Enzymes are biological substances that act as catalysts and increase the rate of chemical reactions without being consumed in the reaction. Enzymes play a crucial role in many biological processes in the body, including digestion, metabolism, and DNA replication. Without enzymes, these processes would occur too slowly to support life. Amylase and lipase are two important enzymes involved in the digestion of food in the human body. While both enzymes play crucial roles in breaking down nutrients into their component parts, they act on different types of molecules.
Key Areas Covered
1. What is Amylase
– Definition, Features, Function
2. What is Lipase
– Definition, Features, Function
3. Similarities Between Amylase and Lipase
– Outline of Common Features
4. Difference Between Amylase and Lipase
– Comparison of Key Differences
What is Amylase
Amylase is an enzyme that catalyzes the hydrolysis of starch, giving out sugars. Amylase is present in human saliva and the saliva of some other mammals. It is present in other tissues in very small amounts. The salivary glands and the pancreas secrete this enzyme. It is considered a digestive enzyme.
Amylase breaks down the glycosidic bonds in the starch molecules during the hydrolysis of starch. There are three main types of amylase enzymes, namely alpha, beta, and gamma amylase. These amylase types act on different parts of the starch molecule. Alpha amylase molecules are present in humans, animals, plants, and microbes, while beta amylase is present in microbes and plants. On the other hand, gamma amylase exists in animals and plants.
Higher levels of amylase are present in certain disease conditions such as decreased metabolic clearance, intestinal disease, pancreatic disease, and micro-amylasemia. This is where amylase tests are useful. Your healthcare provider might request an amylase test to diagnose and monitor the problems with the pancreas, cystic fibrosis, alcohol use disorder, eating disorder, and infection.
What is Lipase
Lipase is an enzyme that catalyzes the hydrolysis of fats. It catalyzes the hydrolysis of triglycerides into fatty acids and glycerol. The ester bonds in the triglycerides are broken down in this enzyme-catalyzed reaction.
Lipase is present in pancreatic secretions, gastric juices, intestinal juices, blood, and adipose tissue. We call the lipases in the liver hepatic lipases. Adipocytes also contain hormone-sensitive lipases. Moreover, they hydrolyze the triglycerides present in the adipose cells. Lipoprotein lipases are in the vascular endotelial surface. Lipases are also responsible for the degrading of triglycerides that circulate from chylomicrons and very low-density lipoproteins. Moreover, lipase secretions in the pancreatic secretions are responsible for the digestion and hydrolysis of fat and the absorption of fat-soluble vitamins.
Lypase is also a type of digestive enzyme. These lipases have a broad range of substrates on which they react. Some such substrates are sphingomyelinases, lipid-soluble vitamins, cholesterol, and phospholipids. But these are considered deviations from conventional lipases. Moreover, lipases are in the group alpha/beta hydrolase fold superfamily of enzymes. Lipases also play a major role in the mechanism of some cholesterol-lowering medicines.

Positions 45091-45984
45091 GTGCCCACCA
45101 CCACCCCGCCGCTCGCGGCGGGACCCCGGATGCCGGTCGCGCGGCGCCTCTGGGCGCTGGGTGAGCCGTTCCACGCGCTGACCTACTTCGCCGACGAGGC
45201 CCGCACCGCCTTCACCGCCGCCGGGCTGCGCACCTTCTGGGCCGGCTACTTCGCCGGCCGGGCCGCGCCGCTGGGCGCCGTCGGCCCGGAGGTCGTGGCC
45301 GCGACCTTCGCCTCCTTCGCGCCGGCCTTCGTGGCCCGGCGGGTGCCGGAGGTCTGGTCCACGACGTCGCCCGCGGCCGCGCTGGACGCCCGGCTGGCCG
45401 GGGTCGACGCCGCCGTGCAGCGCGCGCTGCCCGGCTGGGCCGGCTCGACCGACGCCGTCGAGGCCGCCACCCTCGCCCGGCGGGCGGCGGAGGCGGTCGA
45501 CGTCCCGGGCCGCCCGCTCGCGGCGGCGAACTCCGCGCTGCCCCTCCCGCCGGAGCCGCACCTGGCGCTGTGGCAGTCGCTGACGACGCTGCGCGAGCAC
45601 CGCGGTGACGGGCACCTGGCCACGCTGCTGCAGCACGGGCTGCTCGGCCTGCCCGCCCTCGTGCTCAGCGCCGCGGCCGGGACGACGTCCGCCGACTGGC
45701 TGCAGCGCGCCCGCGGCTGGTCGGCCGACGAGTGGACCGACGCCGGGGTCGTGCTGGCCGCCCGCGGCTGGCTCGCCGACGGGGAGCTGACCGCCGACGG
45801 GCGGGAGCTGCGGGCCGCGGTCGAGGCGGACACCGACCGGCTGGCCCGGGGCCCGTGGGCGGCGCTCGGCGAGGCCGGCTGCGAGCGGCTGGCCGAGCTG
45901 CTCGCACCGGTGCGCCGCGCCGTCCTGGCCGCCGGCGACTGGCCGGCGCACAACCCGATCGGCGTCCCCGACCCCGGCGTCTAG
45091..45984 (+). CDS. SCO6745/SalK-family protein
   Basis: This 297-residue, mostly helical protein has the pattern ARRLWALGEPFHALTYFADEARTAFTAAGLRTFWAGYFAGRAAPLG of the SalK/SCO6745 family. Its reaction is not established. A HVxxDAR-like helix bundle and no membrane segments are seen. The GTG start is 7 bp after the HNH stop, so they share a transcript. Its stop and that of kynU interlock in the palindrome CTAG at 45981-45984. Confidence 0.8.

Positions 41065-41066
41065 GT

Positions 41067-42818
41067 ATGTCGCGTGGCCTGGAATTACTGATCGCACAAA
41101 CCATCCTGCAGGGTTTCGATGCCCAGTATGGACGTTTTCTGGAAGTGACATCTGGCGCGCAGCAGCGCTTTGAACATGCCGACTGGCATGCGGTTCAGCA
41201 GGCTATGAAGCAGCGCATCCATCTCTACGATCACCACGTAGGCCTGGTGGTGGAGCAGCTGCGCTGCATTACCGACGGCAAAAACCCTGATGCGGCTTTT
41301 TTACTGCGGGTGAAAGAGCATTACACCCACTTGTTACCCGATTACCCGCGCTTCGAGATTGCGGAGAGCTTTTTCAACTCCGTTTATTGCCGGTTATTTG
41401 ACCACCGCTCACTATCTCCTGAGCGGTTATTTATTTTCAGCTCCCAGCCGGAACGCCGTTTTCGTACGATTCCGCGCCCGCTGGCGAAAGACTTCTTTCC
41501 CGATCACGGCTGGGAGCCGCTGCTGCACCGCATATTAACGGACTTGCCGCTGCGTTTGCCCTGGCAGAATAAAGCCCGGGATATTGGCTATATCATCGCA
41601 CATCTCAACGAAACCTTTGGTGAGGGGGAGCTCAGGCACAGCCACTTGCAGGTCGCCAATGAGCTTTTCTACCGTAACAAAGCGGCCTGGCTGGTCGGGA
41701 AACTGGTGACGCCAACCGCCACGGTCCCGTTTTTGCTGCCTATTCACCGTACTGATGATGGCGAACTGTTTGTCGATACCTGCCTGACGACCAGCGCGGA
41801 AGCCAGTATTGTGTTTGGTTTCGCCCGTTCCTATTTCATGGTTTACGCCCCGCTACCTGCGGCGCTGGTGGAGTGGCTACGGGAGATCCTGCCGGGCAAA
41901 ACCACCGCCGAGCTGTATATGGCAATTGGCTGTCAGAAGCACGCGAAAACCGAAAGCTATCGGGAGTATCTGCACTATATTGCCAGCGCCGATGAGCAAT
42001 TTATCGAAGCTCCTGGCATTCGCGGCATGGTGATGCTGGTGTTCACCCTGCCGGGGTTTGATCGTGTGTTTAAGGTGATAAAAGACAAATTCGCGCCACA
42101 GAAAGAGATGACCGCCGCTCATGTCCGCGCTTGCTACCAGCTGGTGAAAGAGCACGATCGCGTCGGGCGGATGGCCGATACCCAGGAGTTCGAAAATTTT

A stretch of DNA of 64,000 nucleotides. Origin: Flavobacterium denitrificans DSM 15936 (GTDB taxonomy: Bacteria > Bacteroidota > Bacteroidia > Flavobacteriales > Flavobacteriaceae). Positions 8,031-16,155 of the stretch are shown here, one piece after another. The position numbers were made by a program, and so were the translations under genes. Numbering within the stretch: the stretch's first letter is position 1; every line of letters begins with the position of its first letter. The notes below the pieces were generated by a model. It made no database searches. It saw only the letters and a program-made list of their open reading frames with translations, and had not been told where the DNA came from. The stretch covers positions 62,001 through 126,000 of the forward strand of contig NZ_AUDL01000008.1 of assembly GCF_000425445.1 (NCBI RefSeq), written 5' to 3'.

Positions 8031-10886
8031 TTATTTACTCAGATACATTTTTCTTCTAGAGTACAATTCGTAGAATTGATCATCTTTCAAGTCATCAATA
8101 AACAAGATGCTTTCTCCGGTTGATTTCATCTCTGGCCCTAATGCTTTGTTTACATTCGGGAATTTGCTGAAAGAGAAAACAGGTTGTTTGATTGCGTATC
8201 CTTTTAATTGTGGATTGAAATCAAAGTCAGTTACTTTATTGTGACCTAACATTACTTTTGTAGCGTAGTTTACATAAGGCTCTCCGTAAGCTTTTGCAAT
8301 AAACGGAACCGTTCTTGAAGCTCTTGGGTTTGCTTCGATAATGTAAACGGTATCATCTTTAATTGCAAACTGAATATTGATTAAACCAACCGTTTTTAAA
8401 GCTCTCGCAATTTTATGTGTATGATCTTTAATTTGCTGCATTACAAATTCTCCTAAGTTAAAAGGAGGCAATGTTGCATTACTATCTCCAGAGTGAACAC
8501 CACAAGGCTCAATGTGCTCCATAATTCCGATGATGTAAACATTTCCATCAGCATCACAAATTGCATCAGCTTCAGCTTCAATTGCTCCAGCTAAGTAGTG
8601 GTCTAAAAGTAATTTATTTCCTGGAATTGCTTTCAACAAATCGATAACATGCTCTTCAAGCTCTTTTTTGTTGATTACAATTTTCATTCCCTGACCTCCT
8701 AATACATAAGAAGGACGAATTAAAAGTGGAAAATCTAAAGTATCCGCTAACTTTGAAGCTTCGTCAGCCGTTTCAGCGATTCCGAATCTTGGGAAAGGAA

Similarities Between Amylase and Lipase
- They both act as catalysts and increase the rate of chemical reactions without being consumed in the reaction.
- Moreover, they play a crucial role in the digestion of food and the absorption of nutrients.
- pH levels can influence both enzymes, and their optimal activity occurs within a specific pH range.
Difference Between Amylase and Lipase
Amylase is an enzyme that catalyzes the hydrolysis of starch, whereas lipase is an enzyme that catalyzes the hydrolysis of lipids.
Type of Bond
Amylases act on glycosidic bonds, while lipases act on ester bonds.
Moreover, amylases act on starch molecules, whereas lipases act on fatty acid esters such as triglycerides, oils, and fats.
Amylases involve carbohydrate metabolism, whereas lipases involve lipid metabolism.
Organs that Secrete the Enzyme
Amylase is secreted by salivary glands(salivary amylase) and pancreas(pancreatic amylase), while lipase is secreted by salivary glands (salivary lipase), pancreas (pancreatic lipase), certain endothelial tissues, and the liver.
Furthermore, amylase is used as an additive, a detergent to remove starch from clothes, and in fermentation, while lipase is used in the baking industry, in producing alternative sources of energy, in laundry detergents, and as a biocatalyst.
In brief, enzymes are biological substances that increase the rate of a reaction without participating in the reaction. Generally, enzymes are protein molecules. Amylases and lipases are two such enzymes. The main difference between amylase and lipase is that amylase catalyzes the hydrolysis of starch, whereas lipase catalyzes the hydrolysis of lipids.